Poker Involves Over 50% Luck, Study Suggests

4 weeks ago
Poker Involves Over 50% Luck, Study Suggests
23 Sep

We’ve all heard of games being down to ‘the luck of the draw’. But when it comes to playing poker, is luck really the main component? A new study by the University of Heidelberg suggests so. Despite players spending hundreds of hours (and hundreds of dollars) building up poker strategies, perfecting their ‘poker face’, and practising against a range of competitors, it seems this preparation doesn’t place them at quite the advantage we all assumed.  

The news might come as a bit of a surprise to anyone who’s played poker before. The game seems miles away from activities such as online slots at a UK casino, roulette, or even a national lottery – all of which are completely and utterly down to chance. The fact that there are professional poker players such as Daniel Negreanu, Maria Ho, Phil Ivey, and Liv Boeree suggests that getting good at the game requires a level of skill and commitment most of us can’t easily achieve. If the outcome of a poker match were more than 50% down to luck, surely somebody playing poker for the first time would be in with a very real chance of beating a world expert. 

Let’s take a closer look at the University of Heidelberg’s study and find out why we could be taking more of a chance on poker than we thought. 

What did the study find out? 

Researchers at the University of Heidelberg set out to determine whether it’s possible to quantify the extent to which a game relies on luck or skill. They decided to come up with a rating system that was based on the Elo rating system – a method that’s used to calculate the different skill levels of chess players

The researchers analysed more than 4 million different online games of both chess and poker in order to work out the rating. They found that the Elo rating across the chess games varied hugely, which showed that there was a big disparity in skill between novices and experts. In the poker games, however, this rating was far narrower. This showed that the skill levels didn’t vary to the same extent.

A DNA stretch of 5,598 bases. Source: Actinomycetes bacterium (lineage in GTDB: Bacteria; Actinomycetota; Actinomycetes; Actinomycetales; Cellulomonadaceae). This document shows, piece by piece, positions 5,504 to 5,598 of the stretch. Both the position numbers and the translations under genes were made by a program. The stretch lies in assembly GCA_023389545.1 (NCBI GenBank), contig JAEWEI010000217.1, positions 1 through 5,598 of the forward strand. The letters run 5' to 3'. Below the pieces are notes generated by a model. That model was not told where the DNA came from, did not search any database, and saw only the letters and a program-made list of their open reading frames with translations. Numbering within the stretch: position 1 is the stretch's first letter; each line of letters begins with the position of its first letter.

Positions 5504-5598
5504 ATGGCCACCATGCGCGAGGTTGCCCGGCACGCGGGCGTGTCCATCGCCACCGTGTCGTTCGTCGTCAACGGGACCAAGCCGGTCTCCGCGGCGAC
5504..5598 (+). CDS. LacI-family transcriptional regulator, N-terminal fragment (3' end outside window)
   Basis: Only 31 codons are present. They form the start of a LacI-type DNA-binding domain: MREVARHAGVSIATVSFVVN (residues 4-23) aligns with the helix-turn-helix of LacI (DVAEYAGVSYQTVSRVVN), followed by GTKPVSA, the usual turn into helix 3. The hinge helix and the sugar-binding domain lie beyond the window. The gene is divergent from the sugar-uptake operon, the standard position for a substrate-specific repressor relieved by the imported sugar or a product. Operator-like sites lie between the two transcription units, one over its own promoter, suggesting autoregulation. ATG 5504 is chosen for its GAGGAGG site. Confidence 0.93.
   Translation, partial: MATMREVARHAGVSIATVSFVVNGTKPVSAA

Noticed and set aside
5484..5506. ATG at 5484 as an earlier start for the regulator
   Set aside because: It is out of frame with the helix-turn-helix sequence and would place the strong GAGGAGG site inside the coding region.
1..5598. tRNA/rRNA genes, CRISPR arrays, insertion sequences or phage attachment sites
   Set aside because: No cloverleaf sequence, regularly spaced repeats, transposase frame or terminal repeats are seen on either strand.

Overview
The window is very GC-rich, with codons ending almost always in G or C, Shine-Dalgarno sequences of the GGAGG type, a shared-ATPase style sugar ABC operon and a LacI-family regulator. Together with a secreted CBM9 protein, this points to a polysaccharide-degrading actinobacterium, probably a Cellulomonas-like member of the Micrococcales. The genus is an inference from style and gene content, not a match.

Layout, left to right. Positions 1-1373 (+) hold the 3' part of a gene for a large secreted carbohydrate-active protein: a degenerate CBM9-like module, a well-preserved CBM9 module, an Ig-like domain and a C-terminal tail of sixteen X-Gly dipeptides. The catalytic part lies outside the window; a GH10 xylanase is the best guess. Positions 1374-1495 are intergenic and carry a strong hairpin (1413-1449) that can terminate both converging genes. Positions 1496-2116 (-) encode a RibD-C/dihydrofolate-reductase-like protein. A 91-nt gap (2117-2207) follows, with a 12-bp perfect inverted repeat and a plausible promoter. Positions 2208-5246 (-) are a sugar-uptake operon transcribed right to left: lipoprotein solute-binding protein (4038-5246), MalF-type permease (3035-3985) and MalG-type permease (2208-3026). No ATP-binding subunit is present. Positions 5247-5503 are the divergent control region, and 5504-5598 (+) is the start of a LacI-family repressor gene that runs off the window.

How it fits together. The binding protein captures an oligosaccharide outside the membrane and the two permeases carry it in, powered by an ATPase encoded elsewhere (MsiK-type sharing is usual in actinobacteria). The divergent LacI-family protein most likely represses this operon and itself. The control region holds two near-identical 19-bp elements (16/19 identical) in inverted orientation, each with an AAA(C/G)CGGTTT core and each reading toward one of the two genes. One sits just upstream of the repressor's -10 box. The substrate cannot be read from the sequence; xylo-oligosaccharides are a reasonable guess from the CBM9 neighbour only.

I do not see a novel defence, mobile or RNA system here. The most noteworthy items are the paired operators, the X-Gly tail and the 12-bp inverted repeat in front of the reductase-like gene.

Does luck always trump skill? 

If you’ve been honing your poker technique, don’t give up just yet. The researchers did find that skill could win out in the long run. After roughly 100 different games, they discovered that a poker player who has a higher Elo rating than their current competitor was 75% more likely to have won more games than their opponent in the past – showing that if practise doesn’t make perfect, it can at least give you a helping hand. 

Is poker considered a game of skill?

Around the world, different governments classify poker in different ways. In Germany, poker is officially a game of chance, which is only legal in regulated casinos. In India, however, almost all forms of gambling are banned besides card games such as poker (and sports betting). This is because the government considers the skill element of poker to be more important than luck, which means it doesn’t technically count as gambling. 

With no consensus among countries – many of which choose to regulate poker as either a game of skill or game of chance – could the University of Heidelberg’s findings alter the way poker is perceived?

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Writer and semi-retired poker pro from Edinburgh (UK).Read more


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